Scala Placeholder Syntax

In our earlier discussions, we learned that Scala functions offer automatic type inference. Scala type inference works at different places. Two of the most common examples are following.

  1. Value declaration
  2. Function's return type

Sometimes we do not realize it, but Scala type inference also works with the inline function values. Let's try to understand it with some examples.

                                        
    //Define a range
    val r = 1 to 5
    //r: scala.collection.immutable.Range.Inclusive = Range(1, 2, 3, 4, 5)

    //Option 1 - define a function value and then pass it 
    val f = (x:Int) => x + 10
    //f: Int => Int = <function1>
    r.map(f)
    //res2: scala.collection.immutable.IndexedSeq[Int] = Vector(11, 12, 13, 14, 15)

    //Option 2 - pass an inline function value as a single step
    r.map(x => x + 10)
    //res0: scala.collection.immutable.IndexedSeq[Int] = Vector(11, 12, 13, 14, 15)
                                    

The first line of the above code defines a Scala range. We want to apply the map method on that range. We know that the map method is a Higher Order function, and it takes a function value as a parameter. Hence, we define a function value in the next line. Then we pass the function value to the map method.
We have another alternative to do the same thing. Instead of defining function value and then passing it in the next line, we can do both of the things in a single line.
The next line is passing an inline function value to the map method. Did you notice the Scala type inference?
When we define a function value, we have to specify the type of x. However, when we pass that same value as an inline definition, we do not have to specify the type of x.
Do you understand, How Scala infers the type of x in the above example?
Scala knows that the r is a range of integers and hence the map method takes a function of type Int => Int.
However, why the hell are we using a parameter list?
Let's look at these two examples.


                                        
    r.map(x => x + 10)
    r.reduce((x,y) => x * y )                 
                                    

In case of map method, Scala already knows that the map method takes a function with the single input parameter. So why can't we remove x = > ? Why do I still need to code it?
Similarly, Scala already knows that the reduce method takes a function with two input parameters. So why can't we remove (x,y) => ?
Let's do it. The new code looks as shown below.

                                        
    r.map(x + 10)
    r.reduce(x * y )                
                                    

In the above code examples, Scala will complain as What is x? and What is y? Is it a free variable?
No. These are not free variables. The x and the y are the parameters.
That is where the placeholder value comes in. Scala allows us to replace the reference to the input parameters with an underscore and write the above code as below.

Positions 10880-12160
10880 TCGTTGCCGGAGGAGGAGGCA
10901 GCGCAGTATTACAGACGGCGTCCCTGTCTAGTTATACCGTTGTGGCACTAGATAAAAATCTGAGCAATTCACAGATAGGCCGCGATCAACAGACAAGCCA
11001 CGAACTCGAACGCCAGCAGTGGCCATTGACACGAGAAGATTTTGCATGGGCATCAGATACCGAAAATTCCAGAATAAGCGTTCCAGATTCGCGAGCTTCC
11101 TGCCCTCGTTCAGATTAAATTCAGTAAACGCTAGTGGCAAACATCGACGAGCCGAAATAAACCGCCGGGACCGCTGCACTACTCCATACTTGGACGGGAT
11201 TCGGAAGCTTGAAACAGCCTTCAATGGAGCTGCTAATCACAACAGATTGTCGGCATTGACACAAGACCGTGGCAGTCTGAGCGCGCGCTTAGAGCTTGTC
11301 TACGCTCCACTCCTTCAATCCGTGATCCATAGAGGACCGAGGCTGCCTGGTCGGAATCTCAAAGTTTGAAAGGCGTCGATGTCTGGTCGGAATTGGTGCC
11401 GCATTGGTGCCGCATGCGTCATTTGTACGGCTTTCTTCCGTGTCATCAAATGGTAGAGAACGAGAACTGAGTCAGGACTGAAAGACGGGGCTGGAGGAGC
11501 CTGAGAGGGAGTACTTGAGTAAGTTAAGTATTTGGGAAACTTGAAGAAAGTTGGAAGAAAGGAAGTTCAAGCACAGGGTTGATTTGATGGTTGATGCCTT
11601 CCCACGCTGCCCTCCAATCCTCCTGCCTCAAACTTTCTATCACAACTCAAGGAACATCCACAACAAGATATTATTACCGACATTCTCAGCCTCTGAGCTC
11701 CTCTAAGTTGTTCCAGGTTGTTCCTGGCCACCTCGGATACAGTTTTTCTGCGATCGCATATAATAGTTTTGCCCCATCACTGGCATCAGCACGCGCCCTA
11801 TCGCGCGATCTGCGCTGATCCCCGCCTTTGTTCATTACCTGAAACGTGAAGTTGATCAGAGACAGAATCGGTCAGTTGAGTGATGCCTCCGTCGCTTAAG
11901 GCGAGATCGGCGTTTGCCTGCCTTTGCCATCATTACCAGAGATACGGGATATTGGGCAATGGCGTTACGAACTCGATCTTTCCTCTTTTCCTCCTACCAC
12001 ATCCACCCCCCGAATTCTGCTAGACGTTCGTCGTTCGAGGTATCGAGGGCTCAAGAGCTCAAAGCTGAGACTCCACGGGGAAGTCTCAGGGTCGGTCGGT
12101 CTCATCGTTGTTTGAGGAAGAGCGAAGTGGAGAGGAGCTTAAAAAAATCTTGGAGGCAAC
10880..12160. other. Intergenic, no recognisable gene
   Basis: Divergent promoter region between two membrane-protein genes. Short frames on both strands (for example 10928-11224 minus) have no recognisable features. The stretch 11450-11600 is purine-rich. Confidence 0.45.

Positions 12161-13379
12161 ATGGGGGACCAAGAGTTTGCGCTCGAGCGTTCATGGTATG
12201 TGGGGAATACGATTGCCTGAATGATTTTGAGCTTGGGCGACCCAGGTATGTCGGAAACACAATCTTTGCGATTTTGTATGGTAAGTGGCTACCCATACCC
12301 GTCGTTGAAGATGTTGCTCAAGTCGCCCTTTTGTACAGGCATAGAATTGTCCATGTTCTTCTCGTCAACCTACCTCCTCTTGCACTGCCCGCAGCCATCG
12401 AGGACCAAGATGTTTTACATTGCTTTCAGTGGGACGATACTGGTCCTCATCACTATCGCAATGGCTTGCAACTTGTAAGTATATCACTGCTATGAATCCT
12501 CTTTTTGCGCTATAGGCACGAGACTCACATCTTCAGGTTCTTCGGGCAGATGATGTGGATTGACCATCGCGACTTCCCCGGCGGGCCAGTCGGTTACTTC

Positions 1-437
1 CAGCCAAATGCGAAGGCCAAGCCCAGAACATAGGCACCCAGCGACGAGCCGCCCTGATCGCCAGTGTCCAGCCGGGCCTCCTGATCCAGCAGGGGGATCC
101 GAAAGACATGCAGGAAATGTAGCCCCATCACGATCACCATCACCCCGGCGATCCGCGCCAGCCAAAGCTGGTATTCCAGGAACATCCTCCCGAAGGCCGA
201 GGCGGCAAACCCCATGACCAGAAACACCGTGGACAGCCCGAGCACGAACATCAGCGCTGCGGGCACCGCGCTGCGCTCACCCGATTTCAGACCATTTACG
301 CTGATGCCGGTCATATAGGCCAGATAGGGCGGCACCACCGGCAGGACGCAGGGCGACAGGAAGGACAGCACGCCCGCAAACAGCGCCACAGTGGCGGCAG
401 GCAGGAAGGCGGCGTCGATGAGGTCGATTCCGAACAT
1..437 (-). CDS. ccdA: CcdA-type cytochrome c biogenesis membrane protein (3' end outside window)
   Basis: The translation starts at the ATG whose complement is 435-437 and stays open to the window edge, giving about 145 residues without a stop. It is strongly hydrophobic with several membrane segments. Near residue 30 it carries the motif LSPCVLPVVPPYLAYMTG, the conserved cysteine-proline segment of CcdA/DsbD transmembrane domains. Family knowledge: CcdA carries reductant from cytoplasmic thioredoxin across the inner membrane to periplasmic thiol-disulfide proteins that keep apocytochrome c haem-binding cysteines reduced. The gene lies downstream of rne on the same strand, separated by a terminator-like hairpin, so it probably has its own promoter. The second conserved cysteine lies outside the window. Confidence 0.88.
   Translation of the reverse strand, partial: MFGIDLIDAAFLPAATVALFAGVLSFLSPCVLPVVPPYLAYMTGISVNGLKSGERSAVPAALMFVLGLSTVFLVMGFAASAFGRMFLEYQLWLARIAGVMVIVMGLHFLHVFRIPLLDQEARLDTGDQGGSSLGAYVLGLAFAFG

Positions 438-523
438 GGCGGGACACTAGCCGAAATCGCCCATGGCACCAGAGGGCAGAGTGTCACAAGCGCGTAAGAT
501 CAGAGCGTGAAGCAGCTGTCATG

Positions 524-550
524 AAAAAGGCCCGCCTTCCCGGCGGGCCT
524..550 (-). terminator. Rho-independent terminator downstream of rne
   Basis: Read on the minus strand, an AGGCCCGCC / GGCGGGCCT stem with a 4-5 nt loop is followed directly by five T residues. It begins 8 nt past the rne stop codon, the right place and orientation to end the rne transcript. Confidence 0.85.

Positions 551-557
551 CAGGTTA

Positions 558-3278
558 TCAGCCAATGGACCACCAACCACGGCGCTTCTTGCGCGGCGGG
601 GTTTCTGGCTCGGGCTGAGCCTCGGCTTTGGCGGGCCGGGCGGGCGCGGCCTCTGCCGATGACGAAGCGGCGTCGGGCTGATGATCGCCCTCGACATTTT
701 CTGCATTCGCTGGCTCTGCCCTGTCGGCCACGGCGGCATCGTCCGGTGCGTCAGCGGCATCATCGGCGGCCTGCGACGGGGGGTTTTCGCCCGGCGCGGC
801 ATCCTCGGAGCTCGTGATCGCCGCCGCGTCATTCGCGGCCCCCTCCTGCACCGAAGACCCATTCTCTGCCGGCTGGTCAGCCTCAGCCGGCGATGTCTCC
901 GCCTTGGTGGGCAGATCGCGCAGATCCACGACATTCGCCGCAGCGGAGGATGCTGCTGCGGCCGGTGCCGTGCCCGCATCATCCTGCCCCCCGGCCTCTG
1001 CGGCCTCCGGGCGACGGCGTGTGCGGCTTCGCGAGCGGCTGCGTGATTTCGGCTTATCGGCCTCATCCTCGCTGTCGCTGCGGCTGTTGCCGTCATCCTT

r.map(_ + 10)
    r.reduce(_ * _ )                 
                                    

This syntax is known as the placeholder syntax. The placeholder syntax makes it possible to remove the list of parameters. We only supply the body and tell Scala that we want you to replace the underscores with actual parameters. It is similar to telling Scala to replace the first underscore with the first parameter value, second underscore with the second parameter value and so on. These underscores are a fill in the blanks for Scala. The compiler will fill in the input parameters in a sequence. The only point to remember is following.
The first underscore represents the first parameter. The second underscore represents the second parameter. The third underscore represents the third parameter and so on.
Hence, the number of parameters and the number of underscores must be same.
Scala will fill in parameters in a sequence. I have some examples below to clarify the main idea.


                                            
    //Can you write this example using a placeholder syntax?
    r.filter(x => x > 5)
    //Yes
    r.filter(_ > 5)
    //Can you do this one also?
    r.reduce((x,y) => x + y / x min y)
    //"No"                  
                                        

We cannot use placeholder syntax for the last example shown above. Because there are two parameters, but we are using them more than once. In that case, we need four underscores, but that violates the rule that the number of parameters and the number of underscores must be same.
You will see a frequent use of the placeholder syntax in the single line function literals. However, they are just a syntactic sugar to squeeze your code by removing the parameter list.

Read More

Basics of Scala functions | Function Literals in Scala | Function values | Local Functions | Variable length argument | Default values and named arguments | Scala Placeholder syntax | Higher Order functions | Partially applied functions | Function currying

By Prashant Pandey -


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